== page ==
Before they close the door

Published 6:46 am Wednesday, September 30, 2009

“The writer’s only responsibility is to his art. He will be completely ruthless if he is a good one.” —William Faulkner

Liz Cheney said recently, “Mr. President, in a ticking time-bomb scenario, with American lives at stake, are you really unwilling to subject a terrorist to enhanced interrogation to get information that would prevent an attack?”

This Liz is not a “he” but she is acquainted with one. I doubt that women would have been completely ruthless. I’m not sure Ms Cheney is a writer, but she could be. The closest female, up until this recent comment to Obama, may be Rep. Bachman in the cities, the same Bachman that latched onto George W. Bush after sharing his state of the union message when he was re-elected when Ms. Bachman moved in on him as he made his way through the crowd.

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Katherine Kersten could be a contender.

Enhanced interrogation is a softer way of saying what prisoners are up against or insurgents. And I’m sure there was an argument around the Bush, Cheney campfire when decisions were moved into place that included “enhanced interrogation” that no doubt was not satisfying to all the President’s men.

I have to think Colin Powell was opposed to this and maybe that led to his departure, the same man who spoke out during conflict at the border of Kuwait and Iraq. I think initially that was about Kuwait drilling oil from Iraq. That’s according to a book I read by Pierre Salinger.

And one has to wonder where we go from here. Mr. Gates I see is now saying we cannot turn back or downsize like what happened to the Soviet Union’s attempt in Afghanistan. I would not like to see the war in Afghanistan continue forever. I also have trouble with our destructive missile devices flying over Afghanistan and Pakistan launching them from a weapon system operating in these two countries directed by advanced missile technology operated from the states.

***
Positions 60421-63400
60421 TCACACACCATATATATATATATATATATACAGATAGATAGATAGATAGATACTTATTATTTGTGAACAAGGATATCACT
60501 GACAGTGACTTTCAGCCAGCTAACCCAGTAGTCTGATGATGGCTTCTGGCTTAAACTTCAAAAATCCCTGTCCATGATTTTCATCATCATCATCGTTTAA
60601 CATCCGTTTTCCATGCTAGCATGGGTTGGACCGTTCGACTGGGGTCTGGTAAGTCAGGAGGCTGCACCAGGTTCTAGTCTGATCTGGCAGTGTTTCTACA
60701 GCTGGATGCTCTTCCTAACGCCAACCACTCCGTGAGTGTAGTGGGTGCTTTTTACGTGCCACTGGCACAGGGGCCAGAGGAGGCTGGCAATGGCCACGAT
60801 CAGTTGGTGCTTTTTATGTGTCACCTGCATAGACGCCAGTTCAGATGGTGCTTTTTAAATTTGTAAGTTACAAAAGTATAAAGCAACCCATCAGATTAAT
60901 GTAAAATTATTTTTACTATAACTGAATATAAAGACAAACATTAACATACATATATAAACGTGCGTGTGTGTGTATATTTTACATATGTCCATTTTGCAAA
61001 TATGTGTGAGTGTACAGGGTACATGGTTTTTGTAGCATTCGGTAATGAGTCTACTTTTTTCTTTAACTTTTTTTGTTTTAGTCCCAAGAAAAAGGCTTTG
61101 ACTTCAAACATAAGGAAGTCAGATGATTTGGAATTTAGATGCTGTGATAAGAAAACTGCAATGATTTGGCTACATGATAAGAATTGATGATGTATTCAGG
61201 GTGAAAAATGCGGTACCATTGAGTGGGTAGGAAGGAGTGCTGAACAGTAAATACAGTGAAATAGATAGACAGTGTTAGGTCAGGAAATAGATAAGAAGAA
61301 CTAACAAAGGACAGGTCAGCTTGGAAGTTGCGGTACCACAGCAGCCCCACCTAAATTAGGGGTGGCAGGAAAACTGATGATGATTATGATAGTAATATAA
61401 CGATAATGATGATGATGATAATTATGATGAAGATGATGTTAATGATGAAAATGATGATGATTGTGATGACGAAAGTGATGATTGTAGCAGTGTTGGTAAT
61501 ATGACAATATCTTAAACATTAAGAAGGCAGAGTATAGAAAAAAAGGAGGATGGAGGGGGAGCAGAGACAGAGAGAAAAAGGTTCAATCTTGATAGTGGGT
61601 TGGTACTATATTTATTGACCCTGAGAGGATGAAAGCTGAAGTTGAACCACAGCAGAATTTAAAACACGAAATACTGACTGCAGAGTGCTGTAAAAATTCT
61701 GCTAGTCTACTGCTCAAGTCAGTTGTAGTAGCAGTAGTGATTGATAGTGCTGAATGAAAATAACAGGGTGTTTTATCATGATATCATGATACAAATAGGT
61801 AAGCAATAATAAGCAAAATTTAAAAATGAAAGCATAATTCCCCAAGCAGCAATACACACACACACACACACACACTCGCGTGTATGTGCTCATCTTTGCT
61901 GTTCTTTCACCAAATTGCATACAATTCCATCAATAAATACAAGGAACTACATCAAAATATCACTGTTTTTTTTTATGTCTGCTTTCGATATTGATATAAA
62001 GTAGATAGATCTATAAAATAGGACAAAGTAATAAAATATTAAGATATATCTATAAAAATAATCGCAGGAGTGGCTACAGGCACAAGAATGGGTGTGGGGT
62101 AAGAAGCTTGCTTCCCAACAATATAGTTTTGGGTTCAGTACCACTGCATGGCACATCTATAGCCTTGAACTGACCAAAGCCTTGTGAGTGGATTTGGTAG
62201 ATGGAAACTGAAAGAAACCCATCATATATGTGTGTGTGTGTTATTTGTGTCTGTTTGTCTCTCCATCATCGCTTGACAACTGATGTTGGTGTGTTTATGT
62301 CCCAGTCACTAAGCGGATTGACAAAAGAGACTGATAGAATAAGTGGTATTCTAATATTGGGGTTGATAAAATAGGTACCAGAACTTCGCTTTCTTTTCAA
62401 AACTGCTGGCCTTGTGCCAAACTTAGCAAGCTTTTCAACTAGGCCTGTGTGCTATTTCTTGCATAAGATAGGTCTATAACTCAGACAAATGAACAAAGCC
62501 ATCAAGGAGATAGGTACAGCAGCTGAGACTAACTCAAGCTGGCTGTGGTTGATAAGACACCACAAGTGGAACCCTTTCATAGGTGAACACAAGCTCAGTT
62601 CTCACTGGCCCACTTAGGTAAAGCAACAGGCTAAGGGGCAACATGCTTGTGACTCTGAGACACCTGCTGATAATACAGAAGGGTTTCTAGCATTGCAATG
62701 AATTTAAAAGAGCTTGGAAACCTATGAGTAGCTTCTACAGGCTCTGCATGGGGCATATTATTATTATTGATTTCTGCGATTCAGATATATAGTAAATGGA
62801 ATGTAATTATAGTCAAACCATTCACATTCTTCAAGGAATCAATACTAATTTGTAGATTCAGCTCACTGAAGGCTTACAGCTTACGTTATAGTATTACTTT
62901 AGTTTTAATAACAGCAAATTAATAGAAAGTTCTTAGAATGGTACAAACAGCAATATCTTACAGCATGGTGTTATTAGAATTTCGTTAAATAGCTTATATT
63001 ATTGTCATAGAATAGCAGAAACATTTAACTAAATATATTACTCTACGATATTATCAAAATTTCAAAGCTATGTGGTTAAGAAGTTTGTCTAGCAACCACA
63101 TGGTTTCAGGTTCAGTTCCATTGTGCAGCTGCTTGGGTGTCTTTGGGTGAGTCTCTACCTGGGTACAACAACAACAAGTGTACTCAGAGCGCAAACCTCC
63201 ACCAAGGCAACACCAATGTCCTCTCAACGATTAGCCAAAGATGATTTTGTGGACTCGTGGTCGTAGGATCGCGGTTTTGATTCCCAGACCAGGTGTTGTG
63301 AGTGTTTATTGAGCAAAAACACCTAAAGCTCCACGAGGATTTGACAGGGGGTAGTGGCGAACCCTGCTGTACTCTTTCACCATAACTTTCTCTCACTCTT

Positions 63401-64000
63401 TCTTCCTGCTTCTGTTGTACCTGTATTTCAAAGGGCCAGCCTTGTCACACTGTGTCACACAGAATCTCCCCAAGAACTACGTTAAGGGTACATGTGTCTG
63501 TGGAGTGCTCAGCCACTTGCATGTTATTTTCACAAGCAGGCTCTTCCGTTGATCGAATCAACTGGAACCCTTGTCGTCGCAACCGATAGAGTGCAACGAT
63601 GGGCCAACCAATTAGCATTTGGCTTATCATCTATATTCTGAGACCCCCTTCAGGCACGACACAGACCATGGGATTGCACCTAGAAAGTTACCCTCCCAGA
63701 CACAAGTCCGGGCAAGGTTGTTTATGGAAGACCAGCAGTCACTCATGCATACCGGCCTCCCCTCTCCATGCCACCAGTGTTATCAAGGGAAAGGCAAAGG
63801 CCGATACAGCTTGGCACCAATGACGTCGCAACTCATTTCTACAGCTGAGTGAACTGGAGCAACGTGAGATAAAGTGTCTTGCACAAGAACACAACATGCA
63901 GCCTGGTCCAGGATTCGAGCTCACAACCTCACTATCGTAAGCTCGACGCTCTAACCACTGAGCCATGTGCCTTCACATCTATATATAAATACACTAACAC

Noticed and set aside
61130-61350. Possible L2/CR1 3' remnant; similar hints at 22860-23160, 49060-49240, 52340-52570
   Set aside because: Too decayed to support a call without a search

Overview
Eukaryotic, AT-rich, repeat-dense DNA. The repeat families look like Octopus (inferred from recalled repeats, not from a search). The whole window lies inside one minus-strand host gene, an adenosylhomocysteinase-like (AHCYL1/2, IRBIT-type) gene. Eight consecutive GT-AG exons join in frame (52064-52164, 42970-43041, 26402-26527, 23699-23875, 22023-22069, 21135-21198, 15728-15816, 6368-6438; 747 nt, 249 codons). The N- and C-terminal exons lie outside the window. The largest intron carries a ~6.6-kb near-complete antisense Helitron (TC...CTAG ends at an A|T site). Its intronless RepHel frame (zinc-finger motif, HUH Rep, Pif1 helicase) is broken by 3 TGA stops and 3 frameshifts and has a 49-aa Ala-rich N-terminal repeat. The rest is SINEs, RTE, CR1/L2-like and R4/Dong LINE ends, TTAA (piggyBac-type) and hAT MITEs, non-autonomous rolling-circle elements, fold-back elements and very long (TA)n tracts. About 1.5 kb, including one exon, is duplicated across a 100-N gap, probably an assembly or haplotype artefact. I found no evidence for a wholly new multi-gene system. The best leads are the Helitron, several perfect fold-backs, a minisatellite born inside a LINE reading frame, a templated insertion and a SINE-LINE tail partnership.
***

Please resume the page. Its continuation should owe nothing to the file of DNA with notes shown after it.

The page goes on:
It saves American lives, but it doesn’t end a war. And now we are on the caution of strikes in our own country from “soldiers” here from the “other side.” Soldiers who were civilians living here that left Minneapolis, some of them to go back home to fight in their birth country and now are making their way back here possibly putting our own people in harms way again.

Secretary Robert Gates warned Sunday when he said “setting a deadline for withdrawing troops from Afghanistan would be a mistake that could lead to disastrous defeat for the United States.” The Soviet Union’s run in Afghanistan lasted years before they pulled out when we were a source of weapon power that helped make this happen as we supplied weapon power to the other side.

Then there’s Bob Dylan growing older and coming out with a Christmas album with the proceeds going to help those in need. Lately I have been reading a book Bruce Heiny borrowed to me of encounters with Bob Dylan, “If You See Him, Say Hello.”

The stories begin in 1961 and right now I’m looking at a story from 1977. This chapter is titled “As I Went Out One Morning.” It ends in 1999. One of the last lines in the book shares the lines “Some trains don’t pull no gamblers,/No midnight ramblers like they did before,/I’ve been to sugar town, I shook the sugar down,/ Now I’m tryin’ to get to Heaven/Before they close the door.”

The book offers 50 first-person accounts of fans who have had a close encounter with Dylan. One of Austin’s closest encounters that I’ve mentioned before is the photo of Dylan and his bass player riding their Harleys down Broadway in Rochester that is on display in Grinders, the cozy luncheon place kiddy-corner from Pacelli High School. If you stop by don’t forget to try one of those little bars they offer beside the famous grinders.

So much for the warm weather, the colder weather has come to town pushed by the north wind from wherever it has been hiding. All the acorns around the house are gone.

And now the leaves are taking flight, some of them ganging up in leaf packs and running off together down the street.

I think we need to be grateful for the summer that spread itself into fall and sharing some of the nicest weather we’ve had.  Now we can ease into winter as the darkness spreads way out.